What to Do When You Find Stray Kittens

What to do if you find a litter of kittens

As we head into Spring, we also head into the beginning of kitten season. As the weather warms up, unspayed female cats bear their offspring and neighborhood cats are looking to find places to nest and give birth. Do you know what to do when you find stray kittens?

Your instinct will probably be to save and protect those kittens, but it may not be the best thing for them. Let’s take a look at how to handle an encounter with small fur babies who seemingly have no mother to look out for them.

Please keep in mind that a cat with kittens that seems feral or appears to be abandoned might still be someone’s pet and, as such, is their personal property. There are no leash laws for cats and cats are permitted to roam freely. Many people assume that a stray is lost or abandoned, when in fact the cat knows exactly where it is!

What to Do If You Find a Litter of Kittens

Don’t be too hasty or judgmental. Do not assume that the mother has abandoned her litter. It is just as likely that she is searching for something to eat or scouting out better accommodations.

Let’s look at what to do if you find a litter of kittens that you think may be abandoned.

Step #1 Visual Cues

Your first course of action is to wait and watch. While doing so, try to read the visible cues that reveal the health of the kitten(s). Look for signs to indicate that they may have been without care for a significant amount of time: crying or squalling due to lack of nutrition, fur that is matted or dirty, severely underweight, or significant lethargy.

Where did you find them? Are they in a safe, fairly clean and dry environment? If they are out in the elements, this is cause for concern as they may not be able to regulate their temperature and stay warm. Are they in any danger from predators, like dogs, raccoons, or opossums? Is the nest secluded or near a roadway where they might be hit if they wandered off?

Step #2 Time and Space

Once you’ve assessed the situation, walk away if there is no immediate danger. Most cats, particularly if they are feral, are not likely to return if they smell or see humans. While they don’t want to abandon their litter, innate self-preservation will cause this behavior. Leave for several hours to give them the time and space to return. You can go back and check on the situation in 4-6 hours.

Note: If you find the kittens are in dire need of medical attention, starving, or vulnerable to predators, then you can remove them.

Step #3 Return Visit

After several hours, return and check on the nest. If mom has not returned but all looks well, give it a bit more time. Try again the next day.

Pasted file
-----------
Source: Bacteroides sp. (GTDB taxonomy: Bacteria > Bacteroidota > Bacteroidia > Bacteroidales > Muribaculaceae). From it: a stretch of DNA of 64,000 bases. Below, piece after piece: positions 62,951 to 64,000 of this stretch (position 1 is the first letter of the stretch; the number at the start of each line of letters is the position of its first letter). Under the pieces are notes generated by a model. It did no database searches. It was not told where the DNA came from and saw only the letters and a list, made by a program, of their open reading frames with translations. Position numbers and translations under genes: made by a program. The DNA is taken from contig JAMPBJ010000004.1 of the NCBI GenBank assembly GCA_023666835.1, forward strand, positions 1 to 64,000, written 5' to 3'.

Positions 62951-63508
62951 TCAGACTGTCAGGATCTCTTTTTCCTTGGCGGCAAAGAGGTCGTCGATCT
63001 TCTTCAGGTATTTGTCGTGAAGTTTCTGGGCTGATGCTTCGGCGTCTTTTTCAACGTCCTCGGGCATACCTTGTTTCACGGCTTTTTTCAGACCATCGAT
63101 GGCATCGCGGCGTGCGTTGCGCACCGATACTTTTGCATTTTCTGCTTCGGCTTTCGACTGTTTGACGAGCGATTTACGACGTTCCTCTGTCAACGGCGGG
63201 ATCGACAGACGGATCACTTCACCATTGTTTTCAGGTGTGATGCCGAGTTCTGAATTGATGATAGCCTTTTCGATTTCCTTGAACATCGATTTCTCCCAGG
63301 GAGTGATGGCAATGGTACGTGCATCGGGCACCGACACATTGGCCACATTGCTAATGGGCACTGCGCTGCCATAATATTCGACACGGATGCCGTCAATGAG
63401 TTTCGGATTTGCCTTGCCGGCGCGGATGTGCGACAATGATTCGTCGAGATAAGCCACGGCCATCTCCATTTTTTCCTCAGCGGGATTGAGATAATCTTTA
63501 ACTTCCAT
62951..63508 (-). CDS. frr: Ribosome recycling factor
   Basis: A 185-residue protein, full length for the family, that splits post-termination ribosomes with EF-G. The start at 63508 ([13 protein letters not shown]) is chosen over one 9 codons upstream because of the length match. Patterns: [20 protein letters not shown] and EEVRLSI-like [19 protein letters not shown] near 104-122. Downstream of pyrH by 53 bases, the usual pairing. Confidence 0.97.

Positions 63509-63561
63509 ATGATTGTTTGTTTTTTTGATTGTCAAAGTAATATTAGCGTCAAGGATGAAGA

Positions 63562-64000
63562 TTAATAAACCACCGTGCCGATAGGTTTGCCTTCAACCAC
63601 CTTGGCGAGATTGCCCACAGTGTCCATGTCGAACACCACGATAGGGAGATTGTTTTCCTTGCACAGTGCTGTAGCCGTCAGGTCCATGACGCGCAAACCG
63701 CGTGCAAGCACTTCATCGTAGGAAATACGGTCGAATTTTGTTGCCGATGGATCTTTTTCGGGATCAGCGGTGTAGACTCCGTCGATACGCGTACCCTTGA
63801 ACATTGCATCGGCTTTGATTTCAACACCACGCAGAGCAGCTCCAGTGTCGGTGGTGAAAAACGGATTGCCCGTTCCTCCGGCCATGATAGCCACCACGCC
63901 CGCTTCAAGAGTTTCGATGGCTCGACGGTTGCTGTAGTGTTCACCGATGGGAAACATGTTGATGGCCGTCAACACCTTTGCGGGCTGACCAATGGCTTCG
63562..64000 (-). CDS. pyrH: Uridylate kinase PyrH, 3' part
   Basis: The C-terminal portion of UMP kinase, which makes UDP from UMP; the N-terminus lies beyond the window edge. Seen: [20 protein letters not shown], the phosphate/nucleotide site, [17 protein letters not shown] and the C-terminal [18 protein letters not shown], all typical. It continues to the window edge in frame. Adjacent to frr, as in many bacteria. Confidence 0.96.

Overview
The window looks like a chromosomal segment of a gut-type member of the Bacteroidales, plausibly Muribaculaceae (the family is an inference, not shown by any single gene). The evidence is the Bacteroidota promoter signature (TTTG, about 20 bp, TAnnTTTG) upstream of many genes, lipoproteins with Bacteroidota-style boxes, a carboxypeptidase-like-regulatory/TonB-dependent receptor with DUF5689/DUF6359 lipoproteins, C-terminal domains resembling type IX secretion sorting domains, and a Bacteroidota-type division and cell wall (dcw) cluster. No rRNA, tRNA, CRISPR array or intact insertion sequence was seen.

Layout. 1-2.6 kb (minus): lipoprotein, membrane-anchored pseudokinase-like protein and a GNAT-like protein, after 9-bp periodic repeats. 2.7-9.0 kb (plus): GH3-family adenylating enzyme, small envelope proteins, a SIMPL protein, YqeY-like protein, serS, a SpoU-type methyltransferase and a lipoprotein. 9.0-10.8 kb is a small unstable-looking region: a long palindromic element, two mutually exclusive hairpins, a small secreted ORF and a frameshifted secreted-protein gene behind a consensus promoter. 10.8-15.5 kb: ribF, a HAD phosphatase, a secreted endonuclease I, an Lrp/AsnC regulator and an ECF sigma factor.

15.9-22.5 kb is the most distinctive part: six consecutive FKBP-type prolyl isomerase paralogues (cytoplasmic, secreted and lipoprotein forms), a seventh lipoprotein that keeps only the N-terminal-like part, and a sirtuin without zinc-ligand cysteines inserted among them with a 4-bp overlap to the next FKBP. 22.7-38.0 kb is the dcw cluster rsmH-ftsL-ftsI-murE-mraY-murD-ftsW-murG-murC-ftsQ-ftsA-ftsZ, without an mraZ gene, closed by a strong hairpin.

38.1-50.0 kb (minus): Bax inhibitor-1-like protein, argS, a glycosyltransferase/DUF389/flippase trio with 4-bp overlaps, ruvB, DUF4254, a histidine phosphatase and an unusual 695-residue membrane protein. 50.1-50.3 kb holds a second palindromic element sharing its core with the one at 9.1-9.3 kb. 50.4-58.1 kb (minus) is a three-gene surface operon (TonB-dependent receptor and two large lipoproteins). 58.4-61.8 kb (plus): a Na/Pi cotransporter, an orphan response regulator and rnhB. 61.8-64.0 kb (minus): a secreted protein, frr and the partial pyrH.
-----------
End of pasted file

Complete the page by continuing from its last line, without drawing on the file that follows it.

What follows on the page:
You want to give the mother as much time as possible to return to her litter, which will give the kittens the best chance for survival. Not only do nursing kittens need nutrition from their mama, they also receive antibodies and immune support from her milk. Therefore, it is inadvisable to remove them unless absolutely necessary.

Future Options

There are several scenarios that you may encounter after finding a litter of kittens.

Mama Returns and You Can Leave It to Nature

If, upon rechecking the nest of kittens, you find that their mother has returned, you can rest easier and let nature take its course. She is the best bet that they will survive. Feel free to monitor the situation and make sure that the newborns are progressing, kept fed, and relatively safe from predators or other dangerous situations.

Mama Returns and You Can Provide Assistance

If the mother does return and you want to provide assistance, you may give them food. Ensure that you don’t get too close and scare her off. If you provide food, remember that it may be sought by other cats, raccoons, rats, or other predators that live in your area. Show her where the food will be, but do not leave it too close to the nest. If a predator finds the food, you don’t want them finding the nest as well.

It’s important that the kittens remain with their mother for at least four weeks, preferably six, so that they are weaned or close to weaning. At that point, the mother may be more amenable to allowing you to help her. This could come in the form of offering shelter or a home, or removing the kittens and finding them a home.

Mama Does Not Return to the Nest

If the mother doesn’t return to the nest, or you find the kittens in poor health or danger, you may choose to remove the kittens. Here are some great resources if you decide to care for the kittens yourself:
https://www.alleycat.org/community-cat-care/caring-for-neonatal-kittens/
https://www.animalsheltering.org/sites/default/files/content/Foster%20Care.pdf
https://bestfriends.org/resources/bottle-feeding-kittens
http://www.ibokrescue.org/

If you cannot care for them or find a home for them, and you live within the city of Fresno limits, you may bring them to the CCSPCA Stray Animal Building, open 7 days a week from 8am to 5pm (6pm on Wednesdays) for drop off. Make sure they are confined in an enclosure (such as a cardboard cat carrier, sturdy box with lid and holes for ventilation, or a cat crate/carrier) if they are friendly. If they are aggressive/feral, we recommend humanely trapping them with a cat trap that can be purchased at a hardware store.

If you have them confined but cannot bring them to our animal shelter, please call our animal control services at (559) 233-7722 Monday-Friday between 8:00am-3:00pm, and we will make arrangements to pick them up. Please know that we are unable to accept any stray animals from other cities or counties, including Fresno County.